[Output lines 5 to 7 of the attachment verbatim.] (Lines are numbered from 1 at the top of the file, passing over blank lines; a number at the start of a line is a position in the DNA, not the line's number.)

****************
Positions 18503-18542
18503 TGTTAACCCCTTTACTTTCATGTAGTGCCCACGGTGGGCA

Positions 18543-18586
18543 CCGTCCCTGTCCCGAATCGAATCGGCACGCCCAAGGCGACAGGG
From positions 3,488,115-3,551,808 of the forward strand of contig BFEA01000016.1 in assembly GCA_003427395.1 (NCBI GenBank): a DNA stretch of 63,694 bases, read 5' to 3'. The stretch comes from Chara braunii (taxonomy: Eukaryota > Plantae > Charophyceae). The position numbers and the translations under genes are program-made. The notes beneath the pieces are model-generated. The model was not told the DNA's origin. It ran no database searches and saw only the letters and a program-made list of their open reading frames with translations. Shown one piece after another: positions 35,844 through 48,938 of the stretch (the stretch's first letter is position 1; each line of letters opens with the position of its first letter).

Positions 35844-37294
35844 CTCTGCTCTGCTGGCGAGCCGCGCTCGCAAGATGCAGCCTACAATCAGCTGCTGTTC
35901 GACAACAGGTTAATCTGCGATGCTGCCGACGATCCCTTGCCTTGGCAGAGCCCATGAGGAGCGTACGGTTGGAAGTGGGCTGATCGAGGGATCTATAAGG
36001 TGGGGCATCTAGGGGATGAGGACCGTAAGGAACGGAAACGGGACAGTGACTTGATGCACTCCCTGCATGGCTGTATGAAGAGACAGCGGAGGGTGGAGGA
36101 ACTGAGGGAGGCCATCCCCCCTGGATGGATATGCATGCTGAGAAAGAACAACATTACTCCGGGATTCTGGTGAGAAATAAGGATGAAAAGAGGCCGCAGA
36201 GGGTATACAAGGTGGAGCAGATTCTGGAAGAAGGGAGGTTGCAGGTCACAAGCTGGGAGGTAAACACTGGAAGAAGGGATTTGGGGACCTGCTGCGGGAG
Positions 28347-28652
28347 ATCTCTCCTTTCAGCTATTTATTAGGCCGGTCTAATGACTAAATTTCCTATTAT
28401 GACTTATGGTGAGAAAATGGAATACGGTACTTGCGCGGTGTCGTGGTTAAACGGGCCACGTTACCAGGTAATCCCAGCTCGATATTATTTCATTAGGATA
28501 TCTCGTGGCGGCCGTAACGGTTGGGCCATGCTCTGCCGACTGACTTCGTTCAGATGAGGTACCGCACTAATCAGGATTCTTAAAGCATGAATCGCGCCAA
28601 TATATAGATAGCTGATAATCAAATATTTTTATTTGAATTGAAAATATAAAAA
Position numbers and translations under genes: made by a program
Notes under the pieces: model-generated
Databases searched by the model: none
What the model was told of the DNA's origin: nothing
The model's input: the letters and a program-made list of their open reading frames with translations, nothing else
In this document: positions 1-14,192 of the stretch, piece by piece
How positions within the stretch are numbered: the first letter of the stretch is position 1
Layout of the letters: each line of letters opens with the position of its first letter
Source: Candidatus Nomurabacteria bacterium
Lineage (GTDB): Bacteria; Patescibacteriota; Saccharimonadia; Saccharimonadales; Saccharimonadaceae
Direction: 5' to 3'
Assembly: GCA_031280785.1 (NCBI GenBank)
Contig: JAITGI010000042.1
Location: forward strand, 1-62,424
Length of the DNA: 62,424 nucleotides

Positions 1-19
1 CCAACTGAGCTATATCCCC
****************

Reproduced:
From positions 3,488,115-3,551,808 of the forward strand of contig BFEA01000016.1 in assembly GCA_003427395.1 (NCBI GenBank): a DNA stretch of 63,694 bases, read 5' to 3'. The stretch comes from Chara braunii (taxonomy: Eukaryota > Plantae > Charophyceae). The position numbers and the translations under genes are program-made. The notes beneath the pieces are model-generated. The model was not told the DNA's origin. It ran no database searches and saw only the letters and a program-made list of their open reading frames with translations. Shown one piece after another: positions 35,844 through 48,938 of the stretch (the stretch's first letter is position 1; each line of letters opens with the position of its first letter).

Positions 35844-37294
35844 CTCTGCTCTGCTGGCGAGCCGCGCTCGCAAGATGCAGCCTACAATCAGCTGCTGTTC